Today I want to share a a great pattern featured at Angela Pingel’s blog called “Cut to Pieces”. When I saw this pattern awhile back, I immediately thought what a great idea; knowing that we all have many scraps in our bins to choose from, thought this was well worth passing along. So enjoy, and to Angela we say thanks for the great tutorial called ” Cracker Scraps”.
September 2015 found both hubby and I eagerly wanting to get away from the hustle and bustle of daily life. While we knew we were taking a long RV trip later in the fall, we decided to hop in the motorhome and head for Kerrville, Tx, one of our favorite go-to spots in the Texas Hill country.
Once in Kerrville, we took a couple side trips; one day we went to Comfort, Tx,. Tucked away in this small town is the neatest knitting and needlepoint shop called the “Tinsmith’s Wife Shop”. You can read more about this quaint shop here. If you love to needlepoint, cross stitch or knit, then may I suggest you plan a trip to Comfort, Texas.
On our last day in Kerrville, we stumbled upon an amazing new “sculpture park”, just on the north side of Kerrville, at the junction of I10 and Hwy 16. It’s called “The Coming King Sculpture Park”. As we started to drive into the park, our eyes gazed upward. There on the side of the hill stood this enormous cross. Investigating further, we learned the cross was created by The Coming King Foundation (TCKF) founder, artist and evangelist, Max Greiner, Jr. This seven story cross called “The Empty Cross”, was erected on July 27, 2010, it is 77’7” tall; the cross arm is 40’ across and the center space is 7’ wide. The carbon and cor-ten steel cross weight approximately 70 tons and is anchored in solid rock.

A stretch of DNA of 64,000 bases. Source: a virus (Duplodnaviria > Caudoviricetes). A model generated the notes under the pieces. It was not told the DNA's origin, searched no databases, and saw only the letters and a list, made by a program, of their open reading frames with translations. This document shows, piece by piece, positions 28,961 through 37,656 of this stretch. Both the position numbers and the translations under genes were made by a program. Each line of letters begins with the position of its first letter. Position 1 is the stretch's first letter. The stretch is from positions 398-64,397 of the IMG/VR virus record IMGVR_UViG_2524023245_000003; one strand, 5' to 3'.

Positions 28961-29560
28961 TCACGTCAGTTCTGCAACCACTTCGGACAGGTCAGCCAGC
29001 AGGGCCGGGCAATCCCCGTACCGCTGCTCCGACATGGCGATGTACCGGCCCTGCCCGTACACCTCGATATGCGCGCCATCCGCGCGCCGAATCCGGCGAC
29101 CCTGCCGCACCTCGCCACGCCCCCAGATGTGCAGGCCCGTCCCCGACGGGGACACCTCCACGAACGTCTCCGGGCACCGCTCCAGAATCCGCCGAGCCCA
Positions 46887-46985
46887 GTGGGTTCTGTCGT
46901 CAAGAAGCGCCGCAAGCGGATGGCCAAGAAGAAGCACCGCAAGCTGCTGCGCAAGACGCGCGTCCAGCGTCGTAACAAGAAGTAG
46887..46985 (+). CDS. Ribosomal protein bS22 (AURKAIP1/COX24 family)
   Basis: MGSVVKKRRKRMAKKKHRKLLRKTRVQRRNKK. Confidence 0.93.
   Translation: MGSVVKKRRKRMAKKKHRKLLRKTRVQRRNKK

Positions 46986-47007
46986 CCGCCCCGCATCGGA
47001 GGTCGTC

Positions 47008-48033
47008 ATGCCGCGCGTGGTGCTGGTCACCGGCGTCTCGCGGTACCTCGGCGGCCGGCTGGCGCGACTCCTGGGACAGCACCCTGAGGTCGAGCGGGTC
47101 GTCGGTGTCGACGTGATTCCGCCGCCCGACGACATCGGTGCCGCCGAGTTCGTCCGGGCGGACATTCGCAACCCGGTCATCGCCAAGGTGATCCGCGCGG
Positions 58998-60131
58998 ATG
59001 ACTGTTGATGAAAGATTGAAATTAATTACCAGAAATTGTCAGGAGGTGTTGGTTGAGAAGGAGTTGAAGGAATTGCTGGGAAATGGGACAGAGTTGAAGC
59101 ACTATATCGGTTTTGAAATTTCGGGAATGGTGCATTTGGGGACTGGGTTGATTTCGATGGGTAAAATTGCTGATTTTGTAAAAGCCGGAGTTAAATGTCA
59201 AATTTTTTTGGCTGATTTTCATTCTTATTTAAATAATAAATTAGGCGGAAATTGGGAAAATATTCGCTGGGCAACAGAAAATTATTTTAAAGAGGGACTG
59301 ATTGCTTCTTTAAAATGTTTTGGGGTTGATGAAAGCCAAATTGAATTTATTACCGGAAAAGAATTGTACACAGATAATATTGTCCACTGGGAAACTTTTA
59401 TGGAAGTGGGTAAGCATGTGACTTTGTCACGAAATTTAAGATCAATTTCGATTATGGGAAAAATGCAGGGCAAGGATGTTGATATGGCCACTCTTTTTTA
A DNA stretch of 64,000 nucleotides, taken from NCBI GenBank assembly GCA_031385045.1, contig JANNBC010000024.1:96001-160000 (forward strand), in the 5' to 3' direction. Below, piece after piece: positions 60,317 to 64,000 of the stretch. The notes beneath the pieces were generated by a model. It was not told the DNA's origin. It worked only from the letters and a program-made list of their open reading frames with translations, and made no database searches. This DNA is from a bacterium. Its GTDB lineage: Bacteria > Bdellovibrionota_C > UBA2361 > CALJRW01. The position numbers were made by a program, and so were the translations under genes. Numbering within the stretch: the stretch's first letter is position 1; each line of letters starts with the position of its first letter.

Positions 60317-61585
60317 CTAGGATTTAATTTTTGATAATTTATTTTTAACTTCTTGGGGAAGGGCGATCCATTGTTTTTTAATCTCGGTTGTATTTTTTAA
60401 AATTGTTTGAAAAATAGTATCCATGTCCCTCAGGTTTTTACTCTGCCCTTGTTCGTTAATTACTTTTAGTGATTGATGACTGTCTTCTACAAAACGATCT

Below the cross, inside the concrete foundation, is a Bible which was anointed with water, soil, and oil from Israel. The cross is located at the same latitude as Israel, and is approximately halfway between the Atlantic and Pacific Oceans on IH-10. This cross symbolizes the Door, the Way, the Narrow Gate, the Strong Tower and Mighty Fortress that allows the Light of the World, Jesus Christ , to shine from Heaven to earth.
In the above picture, looking at the bottom left corner of the picture, you’ll see an individual sitting in the chair. Comparing the man’s size to the cross, one can fully understand the enormous size of the “Empty Cross”. As we stood in awe of this enormous cross, one just felt a bit closer to God, as you could feel his presence everywhere. It was an awesome experience.
At the base inside the cross, there are many plaques and posters, describing the vision for the park and many testimonies from individuals who have been touched by visiting the cross/park.
Shown below is Christ the Fisherman, one of the many bronze sculptures, that have been created and donated to the park by a sculptor….
The returning Christ…riding on a white horse with the ram’s horn and sword.